Underscoring the transformative power of women’s equal participation, top United Nations officials called on all stakeholders to take special measures to advance their equal participation and achieve rapid change.
In a message on International Women’s Day, marked annually on 8 March, Secretary-General António Guterres outlined “clear evidence”, such as better social protection programmes, stronger climate policies and enduring peace agreements, when women are in governments, parliaments or peace negotiations.
“Whether running a country, a business or a popular movement, women are making contributions that are delivering for all and driving progress towards the Sustainable Development Goals (SDGs)”, Guterres said.
“I call on countries, companies and institutions to adopt special measures and quotas to advance women’s equal participation and achieve rapid change”, he urged.
The UN began celebrating the International Day in 1975, which was designated International Women’s Year. Over the decades it has morphed from recognizing the achievements of women to becoming a rallying point to build support for women’s rights and participation, in the political and economic arenas.
This year’s commemorations, under the theme, Women in leadership: Achieving an equal future in a COVID-19 world, comes as the world continues to navigate the pandemic, which has wiped out decades of hard-won progress towards gender equality.
Women have borne the brunt of the coronavirus pandemic – from being pushed into poverty, to losing jobs as the informal economy shrinks, to an alarming spike in domestic violence and the unpaid care burden.
However, in spite of the impact on their lives and rights, women have stood resolutely on the frontlines of pandemic response, as essential workers, care givers and leaders.
“As we recover from the pandemic, support and stimulus packages must target women and girls specifically, including through investments in women-owned businesses and the care economy”, the UN chief urged.
Phumzile Mlambo-Ngcuka, Executive Director of UN-Women, the Organization’s entity dedicated to gender equality and the empowerment of women, underlined the need for political will to actively and intentionally support women’s representation.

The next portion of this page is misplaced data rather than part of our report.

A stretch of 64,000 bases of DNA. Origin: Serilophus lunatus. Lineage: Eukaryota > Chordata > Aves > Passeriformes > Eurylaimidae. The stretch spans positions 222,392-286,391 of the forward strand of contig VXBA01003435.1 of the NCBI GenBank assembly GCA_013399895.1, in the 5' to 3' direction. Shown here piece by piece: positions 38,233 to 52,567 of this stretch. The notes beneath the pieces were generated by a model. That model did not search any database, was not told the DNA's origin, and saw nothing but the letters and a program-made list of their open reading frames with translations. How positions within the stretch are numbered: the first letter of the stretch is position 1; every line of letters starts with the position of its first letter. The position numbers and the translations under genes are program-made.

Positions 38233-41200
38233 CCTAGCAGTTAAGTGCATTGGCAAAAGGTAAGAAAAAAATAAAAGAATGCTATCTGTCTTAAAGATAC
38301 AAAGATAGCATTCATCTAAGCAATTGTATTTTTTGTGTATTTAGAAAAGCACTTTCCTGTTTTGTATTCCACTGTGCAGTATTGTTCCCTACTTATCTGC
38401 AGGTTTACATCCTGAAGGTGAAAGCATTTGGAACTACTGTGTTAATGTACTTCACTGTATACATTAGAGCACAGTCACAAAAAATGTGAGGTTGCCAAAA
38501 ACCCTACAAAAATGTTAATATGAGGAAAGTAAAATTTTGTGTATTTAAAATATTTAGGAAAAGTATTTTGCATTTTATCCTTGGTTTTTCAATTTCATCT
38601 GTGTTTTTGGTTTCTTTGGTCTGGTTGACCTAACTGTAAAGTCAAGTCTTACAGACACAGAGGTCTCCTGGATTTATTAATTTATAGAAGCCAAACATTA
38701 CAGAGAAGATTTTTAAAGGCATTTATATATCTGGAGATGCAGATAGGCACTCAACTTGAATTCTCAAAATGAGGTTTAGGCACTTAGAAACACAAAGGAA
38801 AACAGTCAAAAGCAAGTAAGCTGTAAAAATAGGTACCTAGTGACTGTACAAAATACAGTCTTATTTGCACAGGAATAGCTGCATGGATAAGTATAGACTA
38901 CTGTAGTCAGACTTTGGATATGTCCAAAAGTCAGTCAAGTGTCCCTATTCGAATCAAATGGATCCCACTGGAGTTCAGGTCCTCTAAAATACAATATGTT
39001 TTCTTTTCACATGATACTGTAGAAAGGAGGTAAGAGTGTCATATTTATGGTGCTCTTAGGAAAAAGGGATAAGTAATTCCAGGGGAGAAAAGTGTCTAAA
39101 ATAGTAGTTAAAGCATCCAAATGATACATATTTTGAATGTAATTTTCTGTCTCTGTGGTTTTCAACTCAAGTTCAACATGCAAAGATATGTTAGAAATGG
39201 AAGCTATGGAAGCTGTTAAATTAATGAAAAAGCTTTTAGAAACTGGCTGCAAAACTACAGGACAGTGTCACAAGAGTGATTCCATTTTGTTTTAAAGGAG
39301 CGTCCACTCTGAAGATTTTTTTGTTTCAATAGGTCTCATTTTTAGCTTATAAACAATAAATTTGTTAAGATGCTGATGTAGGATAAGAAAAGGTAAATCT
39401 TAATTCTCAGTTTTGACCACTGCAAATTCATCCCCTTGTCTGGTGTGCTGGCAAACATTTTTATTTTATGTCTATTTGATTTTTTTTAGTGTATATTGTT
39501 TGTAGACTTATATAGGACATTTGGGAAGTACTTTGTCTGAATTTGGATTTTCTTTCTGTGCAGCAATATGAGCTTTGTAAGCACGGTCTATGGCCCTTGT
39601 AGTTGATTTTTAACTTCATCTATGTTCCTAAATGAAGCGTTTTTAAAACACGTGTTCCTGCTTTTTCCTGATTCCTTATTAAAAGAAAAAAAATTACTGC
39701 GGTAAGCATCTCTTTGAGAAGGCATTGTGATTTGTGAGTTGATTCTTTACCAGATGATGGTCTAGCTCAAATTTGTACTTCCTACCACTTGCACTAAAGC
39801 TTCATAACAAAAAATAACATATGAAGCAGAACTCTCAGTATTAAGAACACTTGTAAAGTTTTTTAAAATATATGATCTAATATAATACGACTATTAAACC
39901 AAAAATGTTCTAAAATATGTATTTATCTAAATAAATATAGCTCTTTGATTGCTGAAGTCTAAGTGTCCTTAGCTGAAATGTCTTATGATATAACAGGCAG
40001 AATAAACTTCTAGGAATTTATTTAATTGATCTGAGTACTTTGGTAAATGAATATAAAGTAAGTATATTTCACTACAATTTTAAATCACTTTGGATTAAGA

In a message, She went on to note that concrete efforts such as setting and meeting parity targets, at all levels of government; or special measures such as putting in place and enforcing quotas and policies to address representation for “real progress” on women’s leadership.
Without such measures, progress can be slower or even non-existent and easily reversed, she warned.
“No country prospers without the engagement of women”, Mlambo-Ngcuka highlighted, calling for women’s representation that reflects all women and girls in all their diversity and abilities, and across all cultural, social, economic and political situations.
“This is the only way we will get real societal change that incorporates women in decision-making as equals and benefits us all”, the head of UN-Women added.
Ghada Waly, Executive Director of the UN Office on Drugs and Crime (UNODC), highlighted, in particular, the importance of women’s leadership and representation in law enforcement and judiciary.
Their increased participation ensures more investigations into crimes against women, better policing outcomes, and successful victim-centred approaches, she added, noting that women also enable “systemic changes”, including lower rates of violence and greater integrity through diversity.
“These are major victories for public trust and effective institutions. When women lead, we all win”, Waly said, recalling the UN Crime Congress Kyoto Declaration, adopted on Sunday, in which governments pledged to remove impediments to the advancement of women within criminal justice systems.